How to root Android phones or tablets (and unroot them)

Do you want unlimited control over your phone? Android rooting opens up a world of possibility, but it can also void your warranty, leave you with a broken smartphone, or worse. It isn’t for the faint of heart.

Manufacturers and carriers have a vested interest in dissuading you from rooting — if done incorrectly, it can irreparably damage your phone. Even so, the potential benefits are well worth it. With a rooted phone, you can remove bloatware, speed up your processor, and customize every element of your phone software’s appearance.

This guide on how to root Android devices will walk you through the necessary steps to root your phone. Some devices can be rooted in minutes. Others take a little research. But one thing is clear: Rooting your phone is one of the best ways to tap into your Android device’s true potential.

What is rooting?

Rooting an Android phone or tablet is akin to jailbreaking an iPhone — basically, it allows you to dive deeper into a phone’s sub-system. It will allow you to access the entirety of the operating system to customize just about anything on your Android device. With root access, you can also get around any restrictions that your manufacturer or carrier may have applied.

Rooting is best undertaken with caution. You will want to back up your phone’s software before you install — or “flash,” in rooting terms — a custom ROM (modified version of Android).

Why would you root?

android 9 pie settings
Julian Chokkattu/Digital Trends

One of the biggest incentives to root your Android device is to rid yourself of bloatware that’s impossible to uninstall otherwise (although you can sometimes disable it — check out our guide on disabling bloatware). On some devices, rooting will enable previously disabled settings, like wireless tethering. Additional benefits include the ability to install specialized tools and flash custom ROMs, each of which can add extra features and improve your phone or tablet’s performance.

There isn’t an over-abundance of must-have root apps, but there are enough to make it worthwhile. Some apps will let you automatically back up all of your apps and data to the cloud, block web and in-app advertisements, create secure tunnels to the internet, overclock your processor, or make your device a wireless hot spot. Some of the best apps for rooted devices can give you an idea of what you’re getting into.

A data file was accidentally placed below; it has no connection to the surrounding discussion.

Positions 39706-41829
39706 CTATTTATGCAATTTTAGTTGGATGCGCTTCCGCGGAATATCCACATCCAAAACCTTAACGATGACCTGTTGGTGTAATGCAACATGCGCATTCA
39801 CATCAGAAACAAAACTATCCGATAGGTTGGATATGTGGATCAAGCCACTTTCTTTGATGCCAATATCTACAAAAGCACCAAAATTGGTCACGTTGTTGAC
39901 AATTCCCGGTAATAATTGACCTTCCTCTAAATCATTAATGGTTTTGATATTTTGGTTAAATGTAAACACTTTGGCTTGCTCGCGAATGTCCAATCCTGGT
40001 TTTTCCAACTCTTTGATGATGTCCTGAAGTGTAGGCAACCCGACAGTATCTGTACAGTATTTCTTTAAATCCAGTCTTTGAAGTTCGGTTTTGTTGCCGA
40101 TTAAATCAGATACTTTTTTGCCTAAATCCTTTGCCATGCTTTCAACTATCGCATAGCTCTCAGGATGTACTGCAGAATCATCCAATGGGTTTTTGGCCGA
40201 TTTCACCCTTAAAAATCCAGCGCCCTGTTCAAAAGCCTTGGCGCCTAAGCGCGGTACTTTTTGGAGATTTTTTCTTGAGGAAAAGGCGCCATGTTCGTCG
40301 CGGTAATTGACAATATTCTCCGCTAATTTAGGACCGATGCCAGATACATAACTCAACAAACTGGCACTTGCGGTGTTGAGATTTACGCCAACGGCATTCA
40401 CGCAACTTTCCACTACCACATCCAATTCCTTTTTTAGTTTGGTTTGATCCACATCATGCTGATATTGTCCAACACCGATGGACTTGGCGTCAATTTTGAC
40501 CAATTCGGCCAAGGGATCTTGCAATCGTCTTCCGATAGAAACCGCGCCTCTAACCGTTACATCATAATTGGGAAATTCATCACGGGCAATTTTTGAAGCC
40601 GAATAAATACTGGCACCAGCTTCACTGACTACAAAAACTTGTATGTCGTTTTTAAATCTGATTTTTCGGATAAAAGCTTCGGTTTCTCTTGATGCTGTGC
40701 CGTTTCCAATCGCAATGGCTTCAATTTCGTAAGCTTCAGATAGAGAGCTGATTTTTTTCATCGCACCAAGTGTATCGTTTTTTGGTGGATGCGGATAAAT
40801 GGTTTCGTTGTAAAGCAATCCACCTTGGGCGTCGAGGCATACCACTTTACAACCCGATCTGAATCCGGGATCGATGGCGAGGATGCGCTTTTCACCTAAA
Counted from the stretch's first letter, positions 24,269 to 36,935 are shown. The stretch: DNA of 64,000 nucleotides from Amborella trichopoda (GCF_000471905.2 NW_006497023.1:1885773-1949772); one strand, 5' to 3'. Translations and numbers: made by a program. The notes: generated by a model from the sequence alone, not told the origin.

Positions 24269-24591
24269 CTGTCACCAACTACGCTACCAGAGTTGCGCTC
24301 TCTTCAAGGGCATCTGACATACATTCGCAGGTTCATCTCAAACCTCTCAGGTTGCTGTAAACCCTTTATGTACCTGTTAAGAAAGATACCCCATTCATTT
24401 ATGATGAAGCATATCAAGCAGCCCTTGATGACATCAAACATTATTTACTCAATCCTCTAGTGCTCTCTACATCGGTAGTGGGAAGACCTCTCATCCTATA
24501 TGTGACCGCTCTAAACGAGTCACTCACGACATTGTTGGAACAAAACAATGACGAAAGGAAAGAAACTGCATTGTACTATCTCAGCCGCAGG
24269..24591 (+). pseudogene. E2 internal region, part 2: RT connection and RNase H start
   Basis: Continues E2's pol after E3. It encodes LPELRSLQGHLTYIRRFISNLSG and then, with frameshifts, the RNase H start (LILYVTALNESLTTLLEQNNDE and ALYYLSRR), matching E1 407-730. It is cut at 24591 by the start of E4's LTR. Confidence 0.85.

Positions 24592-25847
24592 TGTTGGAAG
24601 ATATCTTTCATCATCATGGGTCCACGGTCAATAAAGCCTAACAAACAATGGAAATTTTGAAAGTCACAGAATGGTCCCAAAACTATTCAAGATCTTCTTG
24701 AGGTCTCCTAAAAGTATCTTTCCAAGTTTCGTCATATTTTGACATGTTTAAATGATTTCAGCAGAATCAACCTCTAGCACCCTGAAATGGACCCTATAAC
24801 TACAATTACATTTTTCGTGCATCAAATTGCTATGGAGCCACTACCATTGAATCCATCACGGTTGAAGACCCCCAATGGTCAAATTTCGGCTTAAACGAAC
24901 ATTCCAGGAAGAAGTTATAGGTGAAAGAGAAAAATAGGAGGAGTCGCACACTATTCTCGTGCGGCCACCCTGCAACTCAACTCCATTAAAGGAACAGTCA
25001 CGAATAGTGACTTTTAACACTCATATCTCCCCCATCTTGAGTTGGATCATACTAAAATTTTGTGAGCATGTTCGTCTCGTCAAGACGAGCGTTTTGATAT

Why wouldn’t you root?

There are essentially four potential cons to rooting your Android.

  • Voiding your warranty: Some manufacturers or carriers will void your warranty if you root your device, so it is worth keeping in mind that you can always unroot. If you need to send the device back for repair, simply flash the software backup you made and it’ll be good as new.
  • Bricking your phone: If something goes wrong during the rooting process, you run the risk of bricking — i.e., corrupting — your device. The easiest way to prevent that from happening is to follow the instructions carefully. Make sure the guide you are following is up to date and that the custom ROM you flash is specifically for it. If you do your research, you won’t have to worry about bricking your smartphone.
  • Security risks: Rooting introduces some security risks. Depending on what services or apps you use on your device, it could create a security vulnerability. And certain malware takes advantage of rooted status to steal data, install additional malware, or target other devices with harmful web traffic.
  • Disabled apps: Some security-conscious apps and services do not work on rooted devices — financial platforms like Google’s Android Pay and Barclays Mobile Banking do not support them. Apps that serve copyrighted TV shows and movies, like Sky Go and Virgin TV Anywhere, will not start on rooted devices, either.
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